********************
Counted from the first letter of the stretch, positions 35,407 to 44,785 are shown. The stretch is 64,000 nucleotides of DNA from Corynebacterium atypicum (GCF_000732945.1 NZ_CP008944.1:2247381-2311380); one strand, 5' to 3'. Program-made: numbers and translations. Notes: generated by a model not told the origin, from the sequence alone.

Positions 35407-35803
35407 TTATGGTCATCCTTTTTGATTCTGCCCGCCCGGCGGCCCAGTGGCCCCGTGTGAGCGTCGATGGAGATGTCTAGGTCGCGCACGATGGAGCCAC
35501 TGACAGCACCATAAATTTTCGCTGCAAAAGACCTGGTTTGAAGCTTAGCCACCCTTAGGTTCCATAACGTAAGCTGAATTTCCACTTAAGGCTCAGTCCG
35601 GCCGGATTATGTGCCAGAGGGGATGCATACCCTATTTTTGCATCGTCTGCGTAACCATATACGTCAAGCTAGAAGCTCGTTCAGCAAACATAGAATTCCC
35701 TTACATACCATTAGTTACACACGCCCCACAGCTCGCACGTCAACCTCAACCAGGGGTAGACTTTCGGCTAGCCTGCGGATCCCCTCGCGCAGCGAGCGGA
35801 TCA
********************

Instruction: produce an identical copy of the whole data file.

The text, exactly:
Counted from the first letter of the stretch, positions 35,407 to 44,785 are shown. The stretch is 64,000 nucleotides of DNA from Corynebacterium atypicum (GCF_000732945.1 NZ_CP008944.1:2247381-2311380); one strand, 5' to 3'. Program-made: numbers and translations. Notes: generated by a model not told the origin, from the sequence alone.

Positions 35407-35803
35407 TTATGGTCATCCTTTTTGATTCTGCCCGCCCGGCGGCCCAGTGGCCCCGTGTGAGCGTCGATGGAGATGTCTAGGTCGCGCACGATGGAGCCAC
35501 TGACAGCACCATAAATTTTCGCTGCAAAAGACCTGGTTTGAAGCTTAGCCACCCTTAGGTTCCATAACGTAAGCTGAATTTCCACTTAAGGCTCAGTCCG
35601 GCCGGATTATGTGCCAGAGGGGATGCATACCCTATTTTTGCATCGTCTGCGTAACCATATACGTCAAGCTAGAAGCTCGTTCAGCAAACATAGAATTCCC
35701 TTACATACCATTAGTTACACACGCCCCACAGCTCGCACGTCAACCTCAACCAGGGGTAGACTTTCGGCTAGCCTGCGGATCCCCTCGCGCAGCGAGCGGA
35801 TCA